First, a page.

There may come a time in your life when you really need or want some money and traditional lenders have turned you down. Maybe you’ve even thought about getting a quick loan from one of those local payday loan stores? Well, if you have real estate, or are using the money to buy real estate, you may be able to get a hard money loan. The question is, should you take one? Here, we’ll discuss what a hard money loan is and in what circumstances you should consider using one.
What is a Hard Money Loan
A hard money loan is a loan that doesn’t come from a bank. They are typically issued by private lenders or from private companies. For example, when you drive around town and see all of the business signs that say something like ABC Capital, ABC Funding or ABC Financial Group; these could be hard money lenders. These types of loans are given to people that have real collateral, which in most cases means that you have actual real estate to collateralize the loan. In many cases, hard money loans are provided to help people buy real estate that they cannot get financing for from a bank.
Hard money loans carry a much higher interest rate than traditional mortgages and commercial property loans. They are also for much shorter durations. While a residential or commercial property loan is often for periods between 15 and 30 years, most hard money loans are for a period of a few months up to a few years. Whereas traditional loans are given by banks based on income, debt ratios, and credit scores; these types of loans are usually based almost solely on the value of the underlying asset. A typical hard loan will be for as much as 60-70% of the value of the underlying asset, which is a much smaller percentage than traditional loans, which can reach as high as 90-100% of the property value.
Hard money lenders are willing to give loans without as strict of requirements as traditional lenders because the loans are more fully collateralized. That’s because the low loan to value (LTV) ratio means that they are more likely to get their money back if loan payments are not made. Also, these types of lenders are compensated with higher interest rates than traditional loans, which is also an incentive for these types of lenders.
When a Hard Money Loan Makes Sense
These types of loans can be very beneficial for both the lender and the individual getting the loan, but only in the right circumstances. One should never take out a hard money loan on existing property unless they have a detailed plan on how to pay the money back. As hard money loans have short durations, you must pay back all of the principal at once, so you won’t be able to spend the money from the loan on anything. Instead, you’ll have to find a way to refinance the loan into a traditional loan at some point. Here are some examples of how to use a hard money loan to your advantage.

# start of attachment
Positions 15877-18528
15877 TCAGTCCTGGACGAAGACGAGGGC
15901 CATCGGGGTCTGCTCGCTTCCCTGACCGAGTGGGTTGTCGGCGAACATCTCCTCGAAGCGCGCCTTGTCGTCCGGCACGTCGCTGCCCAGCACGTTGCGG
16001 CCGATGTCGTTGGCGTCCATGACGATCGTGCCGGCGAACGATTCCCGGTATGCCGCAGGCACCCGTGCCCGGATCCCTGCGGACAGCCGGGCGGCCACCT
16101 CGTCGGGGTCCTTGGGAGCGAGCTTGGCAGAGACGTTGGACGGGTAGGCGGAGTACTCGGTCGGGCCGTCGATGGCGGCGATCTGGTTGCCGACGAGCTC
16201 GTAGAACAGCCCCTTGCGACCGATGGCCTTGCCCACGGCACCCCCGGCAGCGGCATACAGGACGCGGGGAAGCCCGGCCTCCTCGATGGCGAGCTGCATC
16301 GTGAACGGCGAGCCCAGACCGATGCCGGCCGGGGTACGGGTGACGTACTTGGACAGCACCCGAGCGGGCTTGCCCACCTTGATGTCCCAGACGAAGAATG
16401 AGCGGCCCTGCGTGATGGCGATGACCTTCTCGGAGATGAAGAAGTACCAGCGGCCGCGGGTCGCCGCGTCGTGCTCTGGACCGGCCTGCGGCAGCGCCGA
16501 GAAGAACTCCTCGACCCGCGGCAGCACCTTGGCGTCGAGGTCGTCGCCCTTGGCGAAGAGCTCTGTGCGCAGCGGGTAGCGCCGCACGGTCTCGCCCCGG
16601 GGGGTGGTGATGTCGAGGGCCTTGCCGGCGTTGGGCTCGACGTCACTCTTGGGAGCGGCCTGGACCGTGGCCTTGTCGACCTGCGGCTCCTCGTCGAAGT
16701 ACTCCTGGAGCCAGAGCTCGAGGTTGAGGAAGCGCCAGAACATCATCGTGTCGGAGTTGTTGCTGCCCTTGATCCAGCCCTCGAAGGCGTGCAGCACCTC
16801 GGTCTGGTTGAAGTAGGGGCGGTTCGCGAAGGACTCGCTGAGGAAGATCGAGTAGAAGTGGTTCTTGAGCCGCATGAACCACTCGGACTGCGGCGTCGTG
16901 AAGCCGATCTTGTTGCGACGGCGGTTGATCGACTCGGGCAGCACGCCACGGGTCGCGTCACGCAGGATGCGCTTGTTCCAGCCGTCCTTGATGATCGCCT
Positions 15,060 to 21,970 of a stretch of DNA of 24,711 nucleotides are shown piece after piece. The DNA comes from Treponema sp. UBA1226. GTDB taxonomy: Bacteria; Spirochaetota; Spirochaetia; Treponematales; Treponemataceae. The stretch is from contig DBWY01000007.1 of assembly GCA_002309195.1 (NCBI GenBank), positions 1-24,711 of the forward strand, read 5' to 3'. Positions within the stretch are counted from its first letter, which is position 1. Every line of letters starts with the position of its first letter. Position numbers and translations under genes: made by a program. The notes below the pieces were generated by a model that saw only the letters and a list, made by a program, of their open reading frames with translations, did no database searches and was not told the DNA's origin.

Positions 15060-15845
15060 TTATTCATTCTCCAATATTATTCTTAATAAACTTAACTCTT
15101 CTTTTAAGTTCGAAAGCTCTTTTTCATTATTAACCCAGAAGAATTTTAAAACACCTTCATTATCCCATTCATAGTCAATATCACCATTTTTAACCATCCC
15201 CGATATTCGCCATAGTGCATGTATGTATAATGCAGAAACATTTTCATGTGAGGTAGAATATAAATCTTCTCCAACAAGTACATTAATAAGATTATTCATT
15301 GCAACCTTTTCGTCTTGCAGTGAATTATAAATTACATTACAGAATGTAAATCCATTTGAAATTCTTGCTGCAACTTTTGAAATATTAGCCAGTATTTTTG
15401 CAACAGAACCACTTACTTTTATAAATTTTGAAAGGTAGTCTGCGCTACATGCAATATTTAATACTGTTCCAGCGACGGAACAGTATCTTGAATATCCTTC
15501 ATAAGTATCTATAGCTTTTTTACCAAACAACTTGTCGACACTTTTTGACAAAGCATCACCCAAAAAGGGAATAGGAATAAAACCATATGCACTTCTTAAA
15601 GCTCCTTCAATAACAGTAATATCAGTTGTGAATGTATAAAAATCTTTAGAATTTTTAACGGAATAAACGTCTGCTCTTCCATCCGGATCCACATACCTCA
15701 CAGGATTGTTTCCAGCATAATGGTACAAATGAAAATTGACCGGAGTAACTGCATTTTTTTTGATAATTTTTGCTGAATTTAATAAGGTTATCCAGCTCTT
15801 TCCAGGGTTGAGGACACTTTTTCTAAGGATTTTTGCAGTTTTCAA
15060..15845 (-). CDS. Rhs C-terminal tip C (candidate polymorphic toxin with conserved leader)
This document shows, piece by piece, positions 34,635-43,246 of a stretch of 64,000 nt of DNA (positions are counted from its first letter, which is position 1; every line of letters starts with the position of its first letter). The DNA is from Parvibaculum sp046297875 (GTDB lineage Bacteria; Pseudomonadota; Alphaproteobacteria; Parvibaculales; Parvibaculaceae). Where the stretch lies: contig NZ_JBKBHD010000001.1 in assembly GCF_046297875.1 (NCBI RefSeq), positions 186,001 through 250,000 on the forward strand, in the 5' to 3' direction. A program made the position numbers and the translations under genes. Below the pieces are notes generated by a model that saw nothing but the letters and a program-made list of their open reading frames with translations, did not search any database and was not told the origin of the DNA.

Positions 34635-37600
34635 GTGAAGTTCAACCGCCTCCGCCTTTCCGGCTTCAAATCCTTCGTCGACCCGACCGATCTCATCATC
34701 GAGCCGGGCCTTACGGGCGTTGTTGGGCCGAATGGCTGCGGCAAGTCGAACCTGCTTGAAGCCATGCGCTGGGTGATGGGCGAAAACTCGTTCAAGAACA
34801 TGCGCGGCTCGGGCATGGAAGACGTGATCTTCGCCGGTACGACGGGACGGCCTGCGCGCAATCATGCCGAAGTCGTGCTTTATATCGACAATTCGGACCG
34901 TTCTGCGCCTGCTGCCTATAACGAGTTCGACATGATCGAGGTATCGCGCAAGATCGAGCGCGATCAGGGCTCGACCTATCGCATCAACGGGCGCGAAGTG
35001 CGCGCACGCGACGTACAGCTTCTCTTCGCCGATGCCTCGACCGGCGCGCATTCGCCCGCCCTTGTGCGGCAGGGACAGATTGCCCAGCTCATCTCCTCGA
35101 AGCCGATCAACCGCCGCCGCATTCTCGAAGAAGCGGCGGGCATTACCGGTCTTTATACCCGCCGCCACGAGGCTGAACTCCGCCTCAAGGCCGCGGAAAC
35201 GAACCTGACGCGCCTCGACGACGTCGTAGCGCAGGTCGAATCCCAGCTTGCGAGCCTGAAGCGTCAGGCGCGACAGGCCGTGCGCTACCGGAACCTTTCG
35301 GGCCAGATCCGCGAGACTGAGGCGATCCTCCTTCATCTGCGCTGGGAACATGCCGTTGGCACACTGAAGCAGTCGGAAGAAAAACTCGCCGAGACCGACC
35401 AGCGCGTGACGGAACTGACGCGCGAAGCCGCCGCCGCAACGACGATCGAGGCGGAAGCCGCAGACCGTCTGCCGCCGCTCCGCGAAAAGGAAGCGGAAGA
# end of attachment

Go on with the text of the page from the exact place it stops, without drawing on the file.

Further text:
Example 1. You are Buying a Property That Needs Improvements
If you are buying a home that needs a lot of improvements and is deemed unliveable for some reason, a traditional lender will probably not give you a loan. For example, I have a friend that bought a foreclosed home and the kitchen flooring was removed during a remodel. Because the flooring was removed the banks considered the home unliveable and would not give a traditional loan for the house. Unfortunately, you can’t touch the floor until you own the house, and you can’t own the house until you fix the floor. For reasons like this, you could get a hard money loan, then buy the house and fix the floor. After that, you should be able to qualify for a traditonal loan where you can refinance the property and then pay off the hard money. In this example, a hard money loan is a great asset.
Example 2. You Don’t Qualify for a Traditional Loan Because Your Debt Level
Another example would be for a real estate investor. Often times, investors are turned down for loans on second and third properties because they have too much debt overall and not enough income to show for it. In many cases, banks need to see years of positive cash flows from your property before they are willing to lend money to you. If you need money to buy your next investment property and can’t get a loan for this reason, you could consider getting a hard money loan. The idea would be that you get the loan, buy the property, and then improve the cash flow on the property during the course of the hard loan so that when the hard loan comes due, you can refinance into a traditional long term loan. In cases like this, when you have multiple properties it often makes sense to refinance existing properties that have proven cash flows and then use that equity to help pay off the hard money lender.
In conclusion, you can see that hard money loans can make sense, but you must be very careful not to get stuck in a hard loan with no way to refinance and pay off the hard lender. These loans are basically bridge loans that need to be paid off in a short time. Never even consider a hard loan for personal spending or any other reason than using it for investment purposes. Hard loans should only be used in circumstances in which you are almost certain that you will be able to pay back the loan in the specified period. You must have a clear and detailed plan as to how you are going to use the loan to get your property in good enough shape to finance it with a traditional loan.